Eclipse is a fictionalized account of the lives of Meriwether Lewis and William Clark after their return from the first great transcontinental expedition across North America in 1806. The two men were darlings of the young republic of the United States, and the pride of President Thomas Jefferson because they made his dream of a nation between two great oceans come true.
The novel is told in the alternating voices of Lewis and Clark, and they are distinct. The courageous and brilliant Lewis returns from the expedition with a heavy secret, an illness that means the end of his hopes and dreams for the future. His pride and his shame lead him to self-treat his condition, an action that is often self-destructive. His illness, as well as his meticulous nature, causes him to delay editing and transcribing the journals from the expedition so that they can be published.
Clark, in contrast, is straightforward, plainspoken and practical. He demonstrates a romantic streak in his courtship of Julia Hancock, and he acts responsibly in attempting to help his brother, George Rogers Clark, who has fallen onto hard times after helping to found the city of Louisville, Kentucky. William Clark will not allow his wife and family to suffer poverty and loss of property through any careless administration on his part. He admires Lewis and is puzzled to see the downhill course of his life after their return from the West.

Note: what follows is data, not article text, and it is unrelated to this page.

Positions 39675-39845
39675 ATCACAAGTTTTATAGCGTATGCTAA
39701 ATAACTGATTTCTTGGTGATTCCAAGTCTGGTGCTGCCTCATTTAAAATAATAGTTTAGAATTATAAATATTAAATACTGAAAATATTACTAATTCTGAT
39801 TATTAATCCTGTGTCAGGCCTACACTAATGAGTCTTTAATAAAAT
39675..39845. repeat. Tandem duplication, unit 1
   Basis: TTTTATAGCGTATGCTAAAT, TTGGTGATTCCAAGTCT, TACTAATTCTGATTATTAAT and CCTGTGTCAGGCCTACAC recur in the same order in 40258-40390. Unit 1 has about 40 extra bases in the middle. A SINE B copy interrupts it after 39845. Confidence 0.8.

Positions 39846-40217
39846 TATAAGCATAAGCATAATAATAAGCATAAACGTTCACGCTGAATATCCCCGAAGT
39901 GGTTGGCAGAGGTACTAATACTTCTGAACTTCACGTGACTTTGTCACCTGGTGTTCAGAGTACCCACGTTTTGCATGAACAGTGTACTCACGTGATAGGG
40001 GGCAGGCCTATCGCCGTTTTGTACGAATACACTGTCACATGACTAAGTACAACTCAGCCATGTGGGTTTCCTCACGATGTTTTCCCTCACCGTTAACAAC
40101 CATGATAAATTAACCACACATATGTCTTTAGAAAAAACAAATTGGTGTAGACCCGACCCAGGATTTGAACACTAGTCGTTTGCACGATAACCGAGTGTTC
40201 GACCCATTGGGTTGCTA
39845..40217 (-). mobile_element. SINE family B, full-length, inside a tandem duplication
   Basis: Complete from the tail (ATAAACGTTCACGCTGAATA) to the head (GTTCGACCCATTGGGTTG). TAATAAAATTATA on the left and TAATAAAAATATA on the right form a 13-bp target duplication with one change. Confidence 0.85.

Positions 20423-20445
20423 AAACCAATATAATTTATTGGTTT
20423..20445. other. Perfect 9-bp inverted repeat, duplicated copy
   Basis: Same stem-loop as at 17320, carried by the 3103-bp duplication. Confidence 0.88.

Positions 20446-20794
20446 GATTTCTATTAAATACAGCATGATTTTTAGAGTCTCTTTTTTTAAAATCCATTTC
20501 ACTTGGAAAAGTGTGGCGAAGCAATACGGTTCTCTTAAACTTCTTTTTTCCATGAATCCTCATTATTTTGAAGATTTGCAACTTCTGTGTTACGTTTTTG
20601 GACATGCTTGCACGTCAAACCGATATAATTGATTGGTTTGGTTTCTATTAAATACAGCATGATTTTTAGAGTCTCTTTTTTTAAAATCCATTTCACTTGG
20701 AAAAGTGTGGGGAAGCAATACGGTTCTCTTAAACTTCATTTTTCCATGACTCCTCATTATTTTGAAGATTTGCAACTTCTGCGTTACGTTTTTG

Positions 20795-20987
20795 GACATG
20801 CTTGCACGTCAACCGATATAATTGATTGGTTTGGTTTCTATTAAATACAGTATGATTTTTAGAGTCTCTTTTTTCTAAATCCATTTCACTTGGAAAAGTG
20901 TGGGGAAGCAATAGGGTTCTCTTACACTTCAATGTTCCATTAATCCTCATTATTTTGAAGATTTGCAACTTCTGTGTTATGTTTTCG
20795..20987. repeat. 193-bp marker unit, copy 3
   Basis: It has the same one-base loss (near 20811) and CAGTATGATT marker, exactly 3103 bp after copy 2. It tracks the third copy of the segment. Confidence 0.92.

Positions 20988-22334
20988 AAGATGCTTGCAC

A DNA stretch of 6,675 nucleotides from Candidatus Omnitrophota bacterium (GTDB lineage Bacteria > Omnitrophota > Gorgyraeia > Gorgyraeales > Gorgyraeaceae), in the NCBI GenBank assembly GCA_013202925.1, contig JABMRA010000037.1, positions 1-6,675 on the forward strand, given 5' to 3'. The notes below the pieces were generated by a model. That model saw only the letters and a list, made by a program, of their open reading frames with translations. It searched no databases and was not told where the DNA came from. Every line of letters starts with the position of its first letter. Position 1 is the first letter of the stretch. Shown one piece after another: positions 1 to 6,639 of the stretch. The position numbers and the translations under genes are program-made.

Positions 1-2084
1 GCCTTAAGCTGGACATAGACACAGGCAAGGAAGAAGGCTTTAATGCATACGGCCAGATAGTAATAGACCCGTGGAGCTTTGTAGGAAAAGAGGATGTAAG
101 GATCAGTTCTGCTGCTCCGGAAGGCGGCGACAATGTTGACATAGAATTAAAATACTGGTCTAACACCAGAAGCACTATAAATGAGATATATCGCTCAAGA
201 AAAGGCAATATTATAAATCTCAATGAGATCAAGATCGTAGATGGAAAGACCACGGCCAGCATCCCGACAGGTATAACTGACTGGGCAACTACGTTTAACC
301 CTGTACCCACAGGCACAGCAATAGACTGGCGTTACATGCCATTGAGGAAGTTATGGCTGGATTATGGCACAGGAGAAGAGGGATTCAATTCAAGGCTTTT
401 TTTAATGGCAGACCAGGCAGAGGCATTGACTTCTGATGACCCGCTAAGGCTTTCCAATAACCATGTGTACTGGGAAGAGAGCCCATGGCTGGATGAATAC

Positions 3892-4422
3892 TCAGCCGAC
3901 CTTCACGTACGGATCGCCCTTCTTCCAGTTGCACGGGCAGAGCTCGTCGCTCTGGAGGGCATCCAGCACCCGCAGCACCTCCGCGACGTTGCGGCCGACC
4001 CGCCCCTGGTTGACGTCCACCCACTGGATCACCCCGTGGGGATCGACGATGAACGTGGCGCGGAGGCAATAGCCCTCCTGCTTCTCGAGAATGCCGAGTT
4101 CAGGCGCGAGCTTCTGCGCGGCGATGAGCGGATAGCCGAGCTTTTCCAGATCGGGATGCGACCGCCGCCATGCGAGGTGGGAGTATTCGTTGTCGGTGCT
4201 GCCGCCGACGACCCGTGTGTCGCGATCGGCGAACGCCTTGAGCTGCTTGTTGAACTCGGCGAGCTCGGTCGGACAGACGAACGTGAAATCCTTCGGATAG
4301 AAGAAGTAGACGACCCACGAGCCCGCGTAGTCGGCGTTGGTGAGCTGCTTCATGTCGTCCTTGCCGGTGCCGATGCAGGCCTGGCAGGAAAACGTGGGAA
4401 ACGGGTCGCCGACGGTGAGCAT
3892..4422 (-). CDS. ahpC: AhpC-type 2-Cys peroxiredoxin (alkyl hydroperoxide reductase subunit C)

Dialogue is vivid; narration flows smoothly. Wheeler has researched his subject thoroughly, and his explanation for Lewis’ early death is convincing. This is an interesting and readable treatment of the subject, and it made me want to learn more.